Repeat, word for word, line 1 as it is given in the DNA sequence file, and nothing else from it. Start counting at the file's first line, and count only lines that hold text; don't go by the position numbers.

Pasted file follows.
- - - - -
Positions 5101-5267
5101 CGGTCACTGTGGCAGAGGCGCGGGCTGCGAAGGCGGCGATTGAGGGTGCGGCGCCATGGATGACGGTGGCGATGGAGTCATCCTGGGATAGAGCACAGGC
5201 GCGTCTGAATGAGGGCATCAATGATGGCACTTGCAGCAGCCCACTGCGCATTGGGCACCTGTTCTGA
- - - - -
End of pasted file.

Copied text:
Positions 5101-5267